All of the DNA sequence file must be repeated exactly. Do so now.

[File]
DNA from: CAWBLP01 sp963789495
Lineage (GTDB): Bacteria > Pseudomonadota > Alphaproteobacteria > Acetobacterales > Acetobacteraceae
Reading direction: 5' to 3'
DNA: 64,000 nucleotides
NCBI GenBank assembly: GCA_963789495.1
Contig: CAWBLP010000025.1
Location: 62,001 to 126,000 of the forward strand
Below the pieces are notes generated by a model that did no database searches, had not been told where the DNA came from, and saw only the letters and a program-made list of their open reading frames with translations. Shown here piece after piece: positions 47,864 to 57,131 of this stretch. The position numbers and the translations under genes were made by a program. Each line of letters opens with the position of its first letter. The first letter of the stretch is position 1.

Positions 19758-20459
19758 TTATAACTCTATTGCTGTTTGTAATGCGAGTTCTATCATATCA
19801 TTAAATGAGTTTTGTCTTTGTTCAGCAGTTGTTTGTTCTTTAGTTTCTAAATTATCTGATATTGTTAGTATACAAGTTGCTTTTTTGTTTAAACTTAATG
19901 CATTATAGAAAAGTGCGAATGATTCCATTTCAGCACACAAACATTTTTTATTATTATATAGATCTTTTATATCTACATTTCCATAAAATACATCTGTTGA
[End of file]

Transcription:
DNA from: CAWBLP01 sp963789495
Lineage (GTDB): Bacteria > Pseudomonadota > Alphaproteobacteria > Acetobacterales > Acetobacteraceae
Reading direction: 5' to 3'
DNA: 64,000 nucleotides
NCBI GenBank assembly: GCA_963789495.1
Contig: CAWBLP010000025.1
Location: 62,001 to 126,000 of the forward strand
Below the pieces are notes generated by a model that did no database searches, had not been told where the DNA came from, and saw only the letters and a program-made list of their open reading frames with translations. Shown here piece after piece: positions 47,864 to 57,131 of this stretch. The position numbers and the translations under genes were made by a program. Each line of letters opens with the position of its first letter. The first letter of the stretch is position 1.

Positions 19758-20459
19758 TTATAACTCTATTGCTGTTTGTAATGCGAGTTCTATCATATCA
19801 TTAAATGAGTTTTGTCTTTGTTCAGCAGTTGTTTGTTCTTTAGTTTCTAAATTATCTGATATTGTTAGTATACAAGTTGCTTTTTTGTTTAAACTTAATG
19901 CATTATAGAAAAGTGCGAATGATTCCATTTCAGCACACAAACATTTTTTATTATTATATAGATCTTTTATATCTACATTTCCATAAAATACATCTGTTGA